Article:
HBO is set to premiere Muta’Ali Muhammad’s documentary Yusuf Hawkins: Storm Over Brooklyn this August.
The film tells the story of Yusuf Hawkins, a Black teenager who was murdered in 1989 by a group of young white men in Bensonhurst, Brooklyn.
Hawkins’ death and the official response sparked “outrage” in New York, unleashing a “torrent of racial tension” and spurring civil rights activism.
More than 30 years later, New Yorkers — including Hawkins’ family and friends — reflect on his death and the subsequent fight for justice that “inspired and divided” New York City.
The film draws on archival footage and photos, witness statements, new footage and candid interviews with Hawkins’ mother, Diane; brothers, Freddy and Amir; cousins, Darlene and Felicia Brown; and friend Christopher Graham; as well as the two friends who were with him during the attack, Luther Sylvester and Bensonhurst native Russell Gibbons.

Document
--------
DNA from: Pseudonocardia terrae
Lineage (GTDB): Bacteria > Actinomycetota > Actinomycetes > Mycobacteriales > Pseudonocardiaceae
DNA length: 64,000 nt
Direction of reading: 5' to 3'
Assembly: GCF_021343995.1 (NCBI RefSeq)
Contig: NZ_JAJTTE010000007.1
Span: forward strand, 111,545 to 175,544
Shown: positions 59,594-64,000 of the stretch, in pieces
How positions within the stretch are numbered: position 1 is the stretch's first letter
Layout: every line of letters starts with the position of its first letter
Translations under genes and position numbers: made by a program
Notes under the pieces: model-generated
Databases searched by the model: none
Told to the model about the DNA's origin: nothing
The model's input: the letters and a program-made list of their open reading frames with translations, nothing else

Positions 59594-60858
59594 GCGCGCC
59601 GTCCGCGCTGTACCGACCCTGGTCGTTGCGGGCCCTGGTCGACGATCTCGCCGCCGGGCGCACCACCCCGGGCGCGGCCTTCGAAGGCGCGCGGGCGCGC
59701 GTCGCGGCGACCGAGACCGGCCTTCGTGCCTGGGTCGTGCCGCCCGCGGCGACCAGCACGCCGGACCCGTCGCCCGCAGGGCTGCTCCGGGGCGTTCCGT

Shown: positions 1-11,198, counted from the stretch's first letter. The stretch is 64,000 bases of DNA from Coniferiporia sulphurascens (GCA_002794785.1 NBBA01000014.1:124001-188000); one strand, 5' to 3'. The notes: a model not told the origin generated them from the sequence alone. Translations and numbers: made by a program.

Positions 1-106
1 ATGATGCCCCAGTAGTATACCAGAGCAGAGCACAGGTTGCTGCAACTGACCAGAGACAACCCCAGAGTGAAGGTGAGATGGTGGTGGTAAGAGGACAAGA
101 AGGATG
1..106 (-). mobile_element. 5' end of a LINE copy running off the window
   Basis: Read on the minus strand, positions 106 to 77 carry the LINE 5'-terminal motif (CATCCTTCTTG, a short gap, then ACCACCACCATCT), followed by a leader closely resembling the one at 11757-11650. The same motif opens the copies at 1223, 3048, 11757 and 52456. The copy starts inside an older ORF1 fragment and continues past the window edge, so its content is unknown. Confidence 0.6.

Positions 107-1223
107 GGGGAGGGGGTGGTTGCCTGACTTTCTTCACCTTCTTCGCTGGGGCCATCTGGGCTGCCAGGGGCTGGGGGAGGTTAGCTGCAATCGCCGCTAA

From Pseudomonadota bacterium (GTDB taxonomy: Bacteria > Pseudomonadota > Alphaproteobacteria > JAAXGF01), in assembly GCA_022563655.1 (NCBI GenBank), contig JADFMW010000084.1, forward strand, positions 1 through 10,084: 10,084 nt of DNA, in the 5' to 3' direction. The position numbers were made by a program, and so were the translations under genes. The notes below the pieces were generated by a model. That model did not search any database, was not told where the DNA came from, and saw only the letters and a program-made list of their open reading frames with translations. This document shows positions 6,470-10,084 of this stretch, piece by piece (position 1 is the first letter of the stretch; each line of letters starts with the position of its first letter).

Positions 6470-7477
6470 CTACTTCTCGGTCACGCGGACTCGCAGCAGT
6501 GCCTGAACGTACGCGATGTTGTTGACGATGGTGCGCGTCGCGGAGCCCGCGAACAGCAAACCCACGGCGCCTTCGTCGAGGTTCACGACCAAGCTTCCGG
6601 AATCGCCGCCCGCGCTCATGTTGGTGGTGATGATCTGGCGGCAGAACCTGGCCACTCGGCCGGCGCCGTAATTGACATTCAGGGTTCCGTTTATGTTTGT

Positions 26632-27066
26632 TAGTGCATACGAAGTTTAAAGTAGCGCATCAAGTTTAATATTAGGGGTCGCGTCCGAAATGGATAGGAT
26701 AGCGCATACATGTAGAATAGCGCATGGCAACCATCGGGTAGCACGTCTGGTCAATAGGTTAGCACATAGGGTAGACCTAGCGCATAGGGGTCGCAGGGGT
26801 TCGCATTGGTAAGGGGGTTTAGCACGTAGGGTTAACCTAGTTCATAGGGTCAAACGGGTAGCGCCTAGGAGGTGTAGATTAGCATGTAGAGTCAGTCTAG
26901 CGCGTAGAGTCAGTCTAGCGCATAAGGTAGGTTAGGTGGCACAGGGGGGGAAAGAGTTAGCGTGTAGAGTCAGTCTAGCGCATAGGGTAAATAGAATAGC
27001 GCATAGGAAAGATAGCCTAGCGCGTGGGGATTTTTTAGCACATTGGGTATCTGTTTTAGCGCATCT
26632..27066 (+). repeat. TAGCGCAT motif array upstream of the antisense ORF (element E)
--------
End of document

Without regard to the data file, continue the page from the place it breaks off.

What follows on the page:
Yusuf Hawkins: Storm Over Brooklyn also includes interviews with defense attorney Stephen Murphy; Joseph Fama, who was convicted of the crime; Reverend Al Sharpton, who became the family’s spokesperson; assistant district Attorney Douglas Nadjari; activist Dr. Lenora Fulani; and former Mayor David Dinkins.
This film will be available on HBO and to stream on HBO Max Aug. 12.
Selected from more than 300 submissions, the documentary is the winning project of the inaugural Feature Documentary Initiative created by the American Black Film Festival (ABFF) and Academy Award-winning production company Lightbox.
Producers are Jevon Frank, Victorious De Costa, Alexandra Moss and Muhammad; co-producer is Melanie Share; executive producers are Jonathan Chinn, Simon Chinn, Jeff Friday, Dan Lindsay and T.J. Martin. For HBO, executive producers are Nancy Abraham, Lisa Heller and Jacqueline Glover; supervising producer is Greg Rhem.
“It’s important to remember Yusuf Hawkins, honor his life and be mindful that our martyrs have families who need our love long after the marching subsides,” Muhammad said in a statement. “This film ties together the past and the present showing how racism can rear its head anywhere, even in a liberal city.”